Seven years ago, the senior author of this article wrote an article called “Twenty Tips from a Battered and Bruised Oral-Advocate Veteran.” 37 Litigation (Winter 2011). Since then, Walbolt has been bruised plenty more times. And since then, the junior author of this article has entered the practice of law with her, after serving as a judicial clerk for an appellate court, and has now made his first appellate oral arguments. In fact, Brown was asked to present one of his first appellate oral arguments in a case that he had never even heard of—and he had less than 48 hours to do so when the lead lawyer had a family emergency.
Together, we have learned many lessons, particularly that appellate oral arguments really should not be feared. Just the opposite—they are your best, and likely last, chance to persuade the court to accept the position that you have advanced in the appeal.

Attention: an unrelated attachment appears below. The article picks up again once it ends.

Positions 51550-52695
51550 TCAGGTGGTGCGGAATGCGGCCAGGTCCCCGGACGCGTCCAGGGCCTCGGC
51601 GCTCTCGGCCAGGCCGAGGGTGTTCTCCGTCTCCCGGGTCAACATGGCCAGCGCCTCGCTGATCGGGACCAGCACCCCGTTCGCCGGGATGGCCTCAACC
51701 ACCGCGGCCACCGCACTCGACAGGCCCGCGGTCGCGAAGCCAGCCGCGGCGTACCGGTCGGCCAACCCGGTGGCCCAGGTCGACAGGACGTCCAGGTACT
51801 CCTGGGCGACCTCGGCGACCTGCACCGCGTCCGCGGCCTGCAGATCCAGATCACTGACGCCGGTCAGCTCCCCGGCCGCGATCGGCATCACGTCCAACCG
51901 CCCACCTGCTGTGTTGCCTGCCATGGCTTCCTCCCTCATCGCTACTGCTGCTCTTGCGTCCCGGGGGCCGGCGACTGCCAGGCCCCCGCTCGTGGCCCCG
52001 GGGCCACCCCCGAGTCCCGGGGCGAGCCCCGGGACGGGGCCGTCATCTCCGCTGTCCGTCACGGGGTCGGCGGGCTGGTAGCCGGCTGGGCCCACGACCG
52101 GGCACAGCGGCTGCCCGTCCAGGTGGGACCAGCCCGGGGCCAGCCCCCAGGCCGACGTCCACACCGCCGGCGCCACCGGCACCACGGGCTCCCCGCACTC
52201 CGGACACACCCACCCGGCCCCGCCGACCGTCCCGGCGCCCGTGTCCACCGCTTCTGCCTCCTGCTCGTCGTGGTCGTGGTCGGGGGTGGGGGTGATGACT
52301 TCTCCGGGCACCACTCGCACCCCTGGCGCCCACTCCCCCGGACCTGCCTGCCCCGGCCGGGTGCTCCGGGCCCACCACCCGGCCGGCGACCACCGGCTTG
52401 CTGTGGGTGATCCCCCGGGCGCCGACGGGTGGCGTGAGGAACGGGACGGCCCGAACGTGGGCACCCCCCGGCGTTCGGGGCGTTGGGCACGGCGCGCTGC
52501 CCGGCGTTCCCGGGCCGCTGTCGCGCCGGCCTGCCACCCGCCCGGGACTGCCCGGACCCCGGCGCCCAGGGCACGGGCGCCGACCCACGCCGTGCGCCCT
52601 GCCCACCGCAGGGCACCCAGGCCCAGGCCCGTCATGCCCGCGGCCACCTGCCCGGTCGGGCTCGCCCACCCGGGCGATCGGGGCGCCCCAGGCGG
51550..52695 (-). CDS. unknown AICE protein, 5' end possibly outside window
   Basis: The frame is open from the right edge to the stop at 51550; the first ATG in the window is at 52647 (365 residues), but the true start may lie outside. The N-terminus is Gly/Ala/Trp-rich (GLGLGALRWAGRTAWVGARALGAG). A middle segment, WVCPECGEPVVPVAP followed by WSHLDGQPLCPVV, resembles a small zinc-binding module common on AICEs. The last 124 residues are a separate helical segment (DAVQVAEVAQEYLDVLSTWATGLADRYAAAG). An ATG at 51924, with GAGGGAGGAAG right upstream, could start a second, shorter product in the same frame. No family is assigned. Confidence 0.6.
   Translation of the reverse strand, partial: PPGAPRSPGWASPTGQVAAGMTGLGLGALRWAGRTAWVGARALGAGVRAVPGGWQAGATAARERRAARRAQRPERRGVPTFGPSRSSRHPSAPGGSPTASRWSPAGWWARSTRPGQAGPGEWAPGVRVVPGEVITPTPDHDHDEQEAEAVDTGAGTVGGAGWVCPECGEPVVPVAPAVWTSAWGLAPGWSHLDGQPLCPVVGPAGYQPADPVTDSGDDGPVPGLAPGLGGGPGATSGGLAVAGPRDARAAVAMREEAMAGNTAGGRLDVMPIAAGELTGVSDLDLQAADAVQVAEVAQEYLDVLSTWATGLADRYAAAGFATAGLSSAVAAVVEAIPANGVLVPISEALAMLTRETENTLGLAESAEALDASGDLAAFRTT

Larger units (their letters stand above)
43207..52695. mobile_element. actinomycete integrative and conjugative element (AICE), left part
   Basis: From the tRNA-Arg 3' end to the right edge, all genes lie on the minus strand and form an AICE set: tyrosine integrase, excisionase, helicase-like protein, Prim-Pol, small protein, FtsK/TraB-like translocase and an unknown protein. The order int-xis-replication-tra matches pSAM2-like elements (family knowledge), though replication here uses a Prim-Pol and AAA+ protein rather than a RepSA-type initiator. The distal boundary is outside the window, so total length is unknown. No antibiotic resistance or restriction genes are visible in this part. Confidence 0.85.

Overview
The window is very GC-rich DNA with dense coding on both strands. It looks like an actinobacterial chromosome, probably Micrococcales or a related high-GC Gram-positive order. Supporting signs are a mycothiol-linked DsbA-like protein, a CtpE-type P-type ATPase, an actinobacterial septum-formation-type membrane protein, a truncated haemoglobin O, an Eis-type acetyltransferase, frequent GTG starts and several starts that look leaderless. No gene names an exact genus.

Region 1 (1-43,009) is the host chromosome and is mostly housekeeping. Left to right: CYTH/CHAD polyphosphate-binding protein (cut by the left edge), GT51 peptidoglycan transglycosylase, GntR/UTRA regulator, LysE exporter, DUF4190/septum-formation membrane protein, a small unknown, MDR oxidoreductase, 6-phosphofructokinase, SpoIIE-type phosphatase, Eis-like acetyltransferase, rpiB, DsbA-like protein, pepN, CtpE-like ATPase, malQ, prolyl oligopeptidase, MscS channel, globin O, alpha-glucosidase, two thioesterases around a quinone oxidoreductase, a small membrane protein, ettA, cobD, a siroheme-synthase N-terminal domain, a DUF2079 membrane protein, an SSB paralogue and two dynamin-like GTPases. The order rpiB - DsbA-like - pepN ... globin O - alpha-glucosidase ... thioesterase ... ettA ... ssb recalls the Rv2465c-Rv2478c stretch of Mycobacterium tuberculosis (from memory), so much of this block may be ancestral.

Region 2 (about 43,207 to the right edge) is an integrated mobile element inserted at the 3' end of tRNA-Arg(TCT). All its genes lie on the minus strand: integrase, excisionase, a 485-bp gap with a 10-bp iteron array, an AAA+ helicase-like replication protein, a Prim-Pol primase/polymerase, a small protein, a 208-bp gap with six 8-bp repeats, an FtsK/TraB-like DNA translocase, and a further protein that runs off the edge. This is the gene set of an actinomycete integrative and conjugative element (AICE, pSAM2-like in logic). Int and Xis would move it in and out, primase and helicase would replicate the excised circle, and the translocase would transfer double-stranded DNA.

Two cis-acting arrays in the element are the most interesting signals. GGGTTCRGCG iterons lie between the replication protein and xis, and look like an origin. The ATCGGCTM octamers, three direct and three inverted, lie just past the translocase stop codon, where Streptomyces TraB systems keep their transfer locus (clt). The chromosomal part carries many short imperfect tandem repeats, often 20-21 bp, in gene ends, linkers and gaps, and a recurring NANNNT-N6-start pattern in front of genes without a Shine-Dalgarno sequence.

Nonetheless, if you are worried about making an appellate oral argument, you are not alone. After all, lawyers have been known to faint at the podium during their argument. This article is intended to help you by providing some additional perspectives to the “Twenty Tips” article.